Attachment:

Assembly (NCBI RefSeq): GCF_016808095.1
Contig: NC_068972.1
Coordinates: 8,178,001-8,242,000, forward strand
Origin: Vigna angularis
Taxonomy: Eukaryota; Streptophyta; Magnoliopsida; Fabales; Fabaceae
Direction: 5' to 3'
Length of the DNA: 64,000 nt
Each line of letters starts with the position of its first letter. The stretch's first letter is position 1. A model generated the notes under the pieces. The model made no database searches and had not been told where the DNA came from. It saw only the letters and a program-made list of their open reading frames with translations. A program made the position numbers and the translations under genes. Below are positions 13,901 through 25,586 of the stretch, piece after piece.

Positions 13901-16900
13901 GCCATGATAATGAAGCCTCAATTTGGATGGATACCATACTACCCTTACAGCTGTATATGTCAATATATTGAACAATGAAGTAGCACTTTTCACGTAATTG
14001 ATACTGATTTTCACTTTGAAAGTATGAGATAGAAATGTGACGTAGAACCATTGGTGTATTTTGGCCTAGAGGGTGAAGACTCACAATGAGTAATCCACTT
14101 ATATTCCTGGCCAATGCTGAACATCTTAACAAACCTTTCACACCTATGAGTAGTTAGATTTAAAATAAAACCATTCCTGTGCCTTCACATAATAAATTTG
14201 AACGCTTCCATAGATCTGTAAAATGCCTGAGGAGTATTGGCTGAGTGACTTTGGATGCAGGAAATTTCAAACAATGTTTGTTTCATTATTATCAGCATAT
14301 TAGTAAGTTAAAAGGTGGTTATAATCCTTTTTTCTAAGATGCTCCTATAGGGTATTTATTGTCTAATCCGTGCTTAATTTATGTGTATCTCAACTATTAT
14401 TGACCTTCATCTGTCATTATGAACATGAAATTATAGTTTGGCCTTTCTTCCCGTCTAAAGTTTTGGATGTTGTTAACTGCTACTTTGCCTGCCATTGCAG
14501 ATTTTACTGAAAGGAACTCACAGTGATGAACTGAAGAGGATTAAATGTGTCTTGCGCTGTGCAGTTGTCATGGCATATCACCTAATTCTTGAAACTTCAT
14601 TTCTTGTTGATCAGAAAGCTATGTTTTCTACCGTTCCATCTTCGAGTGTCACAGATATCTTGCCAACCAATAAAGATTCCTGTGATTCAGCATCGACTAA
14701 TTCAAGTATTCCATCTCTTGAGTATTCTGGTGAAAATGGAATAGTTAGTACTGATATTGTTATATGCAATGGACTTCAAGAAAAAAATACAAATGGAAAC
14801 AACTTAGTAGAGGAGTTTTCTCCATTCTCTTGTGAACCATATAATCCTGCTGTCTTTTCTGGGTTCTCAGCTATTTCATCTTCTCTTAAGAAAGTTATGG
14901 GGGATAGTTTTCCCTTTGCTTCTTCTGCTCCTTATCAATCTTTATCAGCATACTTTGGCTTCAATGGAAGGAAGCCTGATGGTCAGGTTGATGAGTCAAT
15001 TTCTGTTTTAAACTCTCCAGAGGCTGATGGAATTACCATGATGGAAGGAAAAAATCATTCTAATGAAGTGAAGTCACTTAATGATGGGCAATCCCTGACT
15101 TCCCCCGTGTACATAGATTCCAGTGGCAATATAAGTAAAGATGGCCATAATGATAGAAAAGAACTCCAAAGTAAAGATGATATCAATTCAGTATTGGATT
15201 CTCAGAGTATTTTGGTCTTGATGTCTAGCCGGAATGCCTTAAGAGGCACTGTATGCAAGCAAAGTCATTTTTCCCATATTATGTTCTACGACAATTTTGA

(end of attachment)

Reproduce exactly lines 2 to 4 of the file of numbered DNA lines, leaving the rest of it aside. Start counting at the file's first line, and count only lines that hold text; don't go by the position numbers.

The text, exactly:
Contig: NC_068972.1
Coordinates: 8,178,001-8,242,000, forward strand
Origin: Vigna angularis